What motivates Vladimir Putin?

I believe that there’s no big mystery about what motivates Vladimir Putin: survival. He knows, as the ancient saying has it, that you can ride a tiger but you can’t dismount. Up until now he has been very successful at taking total power in Russia, grinding down or sweeping aside virtually all potential competition among persons and institutions. As a result however he has prevented the development of civil society, the multiple checks and balances that normally work to restrain and channel power in modern countries. Thanks to Putin’s own sustained efforts, the presidency is now the sole authority in the land, uninhibited by law, surrounded only by the opportunists and sycophants who depend on him for their own roles. This means that as soon as Putin loses his grip on power, he will become utterly exposed to the mercy of whoever takes over next.

If that were a legitimate, elected, transitional government for instance, it might decide to prosecute him for having undermined the Russian constitution, or possibly for more directly criminal acts (I don’t want to speculate). But, far worse, his successor might be a personal enemy, or even — worst outcome of all — a mob. Putin has commented more than once on the fate of Muammar Gaddafi. The Libyan dictator was beaten and sodomized to death with a knife by a rioting crowd who managed to get their hands on him in 2011 as his security forces melted away during the uprising. Before that, of course, he had been the uncontested leader for over 40 years.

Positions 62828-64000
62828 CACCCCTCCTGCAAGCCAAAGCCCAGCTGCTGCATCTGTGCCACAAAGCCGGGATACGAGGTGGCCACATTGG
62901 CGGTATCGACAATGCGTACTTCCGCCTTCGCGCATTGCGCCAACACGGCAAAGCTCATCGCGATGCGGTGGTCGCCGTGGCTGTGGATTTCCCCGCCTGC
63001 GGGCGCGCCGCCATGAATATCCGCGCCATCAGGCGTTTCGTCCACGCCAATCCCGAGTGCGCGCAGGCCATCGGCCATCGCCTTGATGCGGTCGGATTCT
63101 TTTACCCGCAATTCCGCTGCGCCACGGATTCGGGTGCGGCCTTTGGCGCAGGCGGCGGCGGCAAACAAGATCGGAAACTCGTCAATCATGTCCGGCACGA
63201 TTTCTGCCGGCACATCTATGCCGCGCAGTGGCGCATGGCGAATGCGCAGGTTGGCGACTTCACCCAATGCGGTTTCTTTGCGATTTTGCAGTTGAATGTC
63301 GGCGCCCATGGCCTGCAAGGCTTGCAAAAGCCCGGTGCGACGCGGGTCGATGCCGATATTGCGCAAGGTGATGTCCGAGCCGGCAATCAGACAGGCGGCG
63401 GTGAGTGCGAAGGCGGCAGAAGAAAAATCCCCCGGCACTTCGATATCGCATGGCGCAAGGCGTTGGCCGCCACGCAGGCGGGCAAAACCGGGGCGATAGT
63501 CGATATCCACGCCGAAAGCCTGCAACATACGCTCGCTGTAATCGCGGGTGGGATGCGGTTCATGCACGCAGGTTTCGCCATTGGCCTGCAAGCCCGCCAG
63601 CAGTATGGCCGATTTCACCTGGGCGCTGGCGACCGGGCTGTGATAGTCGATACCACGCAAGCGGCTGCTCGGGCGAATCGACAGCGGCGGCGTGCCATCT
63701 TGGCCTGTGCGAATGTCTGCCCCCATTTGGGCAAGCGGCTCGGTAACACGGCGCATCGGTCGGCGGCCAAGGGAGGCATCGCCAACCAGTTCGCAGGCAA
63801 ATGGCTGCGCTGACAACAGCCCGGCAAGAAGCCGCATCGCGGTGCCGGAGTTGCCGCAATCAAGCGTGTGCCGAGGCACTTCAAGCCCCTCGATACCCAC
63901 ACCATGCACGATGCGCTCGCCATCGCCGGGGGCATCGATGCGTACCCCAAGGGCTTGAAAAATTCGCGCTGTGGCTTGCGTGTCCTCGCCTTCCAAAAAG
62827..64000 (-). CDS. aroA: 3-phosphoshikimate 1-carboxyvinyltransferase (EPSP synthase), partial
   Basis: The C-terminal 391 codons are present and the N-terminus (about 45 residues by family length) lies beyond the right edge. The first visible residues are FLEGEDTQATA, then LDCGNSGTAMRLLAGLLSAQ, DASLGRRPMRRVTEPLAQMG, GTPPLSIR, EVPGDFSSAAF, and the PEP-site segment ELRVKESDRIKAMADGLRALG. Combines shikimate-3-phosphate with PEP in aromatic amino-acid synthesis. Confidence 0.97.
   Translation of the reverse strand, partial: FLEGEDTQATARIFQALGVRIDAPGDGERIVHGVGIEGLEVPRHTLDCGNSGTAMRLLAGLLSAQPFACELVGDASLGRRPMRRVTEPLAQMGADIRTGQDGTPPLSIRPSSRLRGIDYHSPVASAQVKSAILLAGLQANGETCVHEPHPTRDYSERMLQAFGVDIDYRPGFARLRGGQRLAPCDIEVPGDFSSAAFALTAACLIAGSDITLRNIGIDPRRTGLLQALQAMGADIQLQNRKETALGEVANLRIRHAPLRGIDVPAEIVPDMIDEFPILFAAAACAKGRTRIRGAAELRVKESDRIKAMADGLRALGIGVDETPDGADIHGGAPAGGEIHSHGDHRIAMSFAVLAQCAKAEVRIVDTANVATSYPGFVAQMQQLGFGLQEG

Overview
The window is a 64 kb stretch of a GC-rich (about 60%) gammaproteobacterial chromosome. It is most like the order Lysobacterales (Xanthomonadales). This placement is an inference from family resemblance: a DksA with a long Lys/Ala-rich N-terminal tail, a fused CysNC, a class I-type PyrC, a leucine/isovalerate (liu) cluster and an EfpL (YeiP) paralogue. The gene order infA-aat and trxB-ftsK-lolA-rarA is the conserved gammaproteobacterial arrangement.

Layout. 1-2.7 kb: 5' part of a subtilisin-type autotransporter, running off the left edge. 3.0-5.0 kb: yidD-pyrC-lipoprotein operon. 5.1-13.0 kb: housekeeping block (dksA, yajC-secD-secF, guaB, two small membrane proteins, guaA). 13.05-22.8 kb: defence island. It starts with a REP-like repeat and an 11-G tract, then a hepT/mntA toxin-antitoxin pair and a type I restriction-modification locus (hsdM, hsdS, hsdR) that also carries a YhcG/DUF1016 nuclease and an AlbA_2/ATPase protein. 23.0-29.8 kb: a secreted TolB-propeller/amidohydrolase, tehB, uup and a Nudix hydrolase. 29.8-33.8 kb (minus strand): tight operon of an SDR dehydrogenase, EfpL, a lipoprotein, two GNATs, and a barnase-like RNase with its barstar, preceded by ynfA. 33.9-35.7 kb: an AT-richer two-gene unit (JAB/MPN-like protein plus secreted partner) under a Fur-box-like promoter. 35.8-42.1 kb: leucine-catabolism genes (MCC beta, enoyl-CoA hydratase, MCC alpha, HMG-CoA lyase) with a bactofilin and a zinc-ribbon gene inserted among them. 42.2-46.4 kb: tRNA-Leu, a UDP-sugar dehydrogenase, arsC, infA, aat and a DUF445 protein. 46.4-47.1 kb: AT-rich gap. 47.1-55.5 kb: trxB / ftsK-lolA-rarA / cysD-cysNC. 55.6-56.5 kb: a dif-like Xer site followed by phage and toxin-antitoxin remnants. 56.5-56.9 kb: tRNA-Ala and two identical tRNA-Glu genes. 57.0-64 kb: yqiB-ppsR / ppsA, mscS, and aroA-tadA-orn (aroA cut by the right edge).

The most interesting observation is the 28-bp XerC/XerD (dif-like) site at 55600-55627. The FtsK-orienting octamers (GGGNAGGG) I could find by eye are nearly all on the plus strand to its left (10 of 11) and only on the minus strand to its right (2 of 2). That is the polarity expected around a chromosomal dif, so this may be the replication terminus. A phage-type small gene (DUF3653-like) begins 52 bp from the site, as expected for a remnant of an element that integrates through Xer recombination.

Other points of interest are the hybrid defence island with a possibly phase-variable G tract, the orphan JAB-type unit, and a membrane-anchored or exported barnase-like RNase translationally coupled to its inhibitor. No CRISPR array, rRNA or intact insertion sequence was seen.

It’s quite a dilemma. Sooner or later everyone has to give way to the next generation. One way out might be to introduce gradual reforms aimed at normalizing the country’s institutions over a medium-term period. Something like Pinochet’s path. But so far it appears that Putin is taking the opposite route, tightening the screws, rigging elections, orchestrating a constant drum-beat of propaganda, appointing a personalized armed force loyal only to himself, giving them authority to fire upon demonstrators if necessary, and generally preparing to remain president for life, following the model of so many Third World generalissimos.

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